3. How well do you influence? Do you have the ability to influence affectively and with integrity? Are you hesitant about selling?
Become knowledgeable as to establishing rapport and understanding how and why individuals buy. One key filter is big picture thinking verse the detail-oriented person. Filters can help you to determine how people may react. Realizing that your customers may need finite details or prefer to be inspired through a conceptual experience is a key element to motivating your buyer to purchase.
4. Do you have the ability to take action fast?
High achievers may make a list, but they act simultaneously, not sequentially. This practice includes their approach to strategy; they implement several key factors at once.
5. Give yourself deadlines and launch dates.
If necessary, work backwards form the launch date, to ensure that the actions necessary for implementation are conducted in a timely manner.
6. Do you ascertain the lessons from each of your (opportunities for greater learning)
Take the time to assess the growth elements to your challenging experiences. Don’t repeat them. Fool hearty is doing the same thing over and over again, and expecting a different result!
7. Embrace marketing, become good at it.
Learn to write well. Always test your marketing on a small scale. Consistently try new methods in a low risk way. Marketing is essentially telling audiences about your product/service and creating demand. You are consistently branding your business with every person you meet. Understand the importance of representation and the opportunities to tell everyone about your product.
8. Know the internet.
The internet needs to be a core element of your communication. You can now find people everywhere and establish an ongoing relationship in a multimedia way. The internet is a critical communication tool. Master it.
9. Always include a high-end offering in your product offerings.
Do you have a product or a line extension that targets a wealthy audience? For some buyers, price is not an issue. Develop a high margin platinum tier. Always consider that people do not buy on price. Perceived value is the key element that induces a purchase.
10. Make the most of your time.
To grow a successful business, the bulk of your time contributes to your business vision, strategy/growth and direction, values, and disciplines. Learn to manage effectively and hire responsible team players that share your passion. Are you thinking big enough? Does your strategy incorporate your values and beliefs for your organization? Investing in these principles will enable you to be pro-active to your market. Consider that your business will come to be as identifiable as you are. Possessing a greater understanding of your beliefs and values and creating a powerful mindset enables you to create the greatest opportunity for success. Ideally, this conceptual understanding to your business is a powerful strategic tool that enables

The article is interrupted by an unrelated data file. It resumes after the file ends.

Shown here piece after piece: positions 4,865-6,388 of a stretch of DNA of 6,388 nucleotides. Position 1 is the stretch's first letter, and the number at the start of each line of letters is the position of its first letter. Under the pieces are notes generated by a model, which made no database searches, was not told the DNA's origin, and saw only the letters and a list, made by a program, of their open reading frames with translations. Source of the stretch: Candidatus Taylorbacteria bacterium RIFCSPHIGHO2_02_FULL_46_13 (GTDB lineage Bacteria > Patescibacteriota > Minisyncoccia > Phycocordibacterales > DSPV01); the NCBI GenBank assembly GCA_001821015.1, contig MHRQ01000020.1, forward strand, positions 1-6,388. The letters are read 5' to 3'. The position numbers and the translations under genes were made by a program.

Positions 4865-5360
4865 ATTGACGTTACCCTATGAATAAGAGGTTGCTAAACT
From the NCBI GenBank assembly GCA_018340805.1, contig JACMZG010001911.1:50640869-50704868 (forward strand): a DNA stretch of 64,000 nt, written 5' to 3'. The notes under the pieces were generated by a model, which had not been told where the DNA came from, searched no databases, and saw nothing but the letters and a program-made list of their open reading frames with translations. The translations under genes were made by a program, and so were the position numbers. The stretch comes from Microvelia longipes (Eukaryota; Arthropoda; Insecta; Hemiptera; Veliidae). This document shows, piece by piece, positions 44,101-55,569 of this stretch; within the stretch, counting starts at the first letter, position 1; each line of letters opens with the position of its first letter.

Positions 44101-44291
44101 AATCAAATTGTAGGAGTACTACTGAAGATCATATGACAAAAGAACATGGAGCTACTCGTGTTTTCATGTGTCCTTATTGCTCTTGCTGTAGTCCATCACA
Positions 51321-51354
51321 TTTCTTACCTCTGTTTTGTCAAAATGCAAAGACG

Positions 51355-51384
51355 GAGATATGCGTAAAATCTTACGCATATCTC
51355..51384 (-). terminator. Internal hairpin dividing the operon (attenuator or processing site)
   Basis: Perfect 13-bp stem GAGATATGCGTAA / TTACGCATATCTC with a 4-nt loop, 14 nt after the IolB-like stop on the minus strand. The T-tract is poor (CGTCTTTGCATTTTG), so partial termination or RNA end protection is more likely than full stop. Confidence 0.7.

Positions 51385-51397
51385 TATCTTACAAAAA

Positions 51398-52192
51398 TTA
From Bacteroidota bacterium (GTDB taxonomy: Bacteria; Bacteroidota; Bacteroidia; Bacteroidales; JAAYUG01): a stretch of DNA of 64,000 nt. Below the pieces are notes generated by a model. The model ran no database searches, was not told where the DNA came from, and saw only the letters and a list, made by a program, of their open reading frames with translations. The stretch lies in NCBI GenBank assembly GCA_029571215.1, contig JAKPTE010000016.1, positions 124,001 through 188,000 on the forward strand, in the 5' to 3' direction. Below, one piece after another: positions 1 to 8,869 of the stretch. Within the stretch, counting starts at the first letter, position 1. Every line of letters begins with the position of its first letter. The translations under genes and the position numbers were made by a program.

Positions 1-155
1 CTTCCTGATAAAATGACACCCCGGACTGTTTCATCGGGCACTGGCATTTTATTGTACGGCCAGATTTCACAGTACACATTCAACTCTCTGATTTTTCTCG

you to grow your business through a culture of authenticity and individual purpose. Don’t leave your business to guesswork and “fly by the seat of your pants” mentality. Decide to be profitable, learn from the success of others and be pro-active.
There are two kinds of people in the world: those who make excuses and those who get results.
An excuse person will find any excuse for why a job was not done, and a results person will find
any reason why it can be done. Be a creator, not a reactor.
-- Alan Cohen, A Deep Breath Of Life
Let me know if you found this post compelling. I'm available to coach you through your first year as an entrepreneur. Register for a risk-free one-on-one telephone session with me at www.AndrewBarden.com
Sunday, October 5, 2008
1. Make basic mistakes: If you leave out key info or get basic facts wrong, you'll mess up your entire business plan. Your readers will then begin looking for other obvious mistakes in your research and will discredit your ability to understand your position in the market and how to reach your target audience. Do your homework so you're familiar with standard industry practices. Educate yourself about distribution channels, price mark-ups, regulations, and legal and accounting matters. One error can ruin all your projections and assumptions.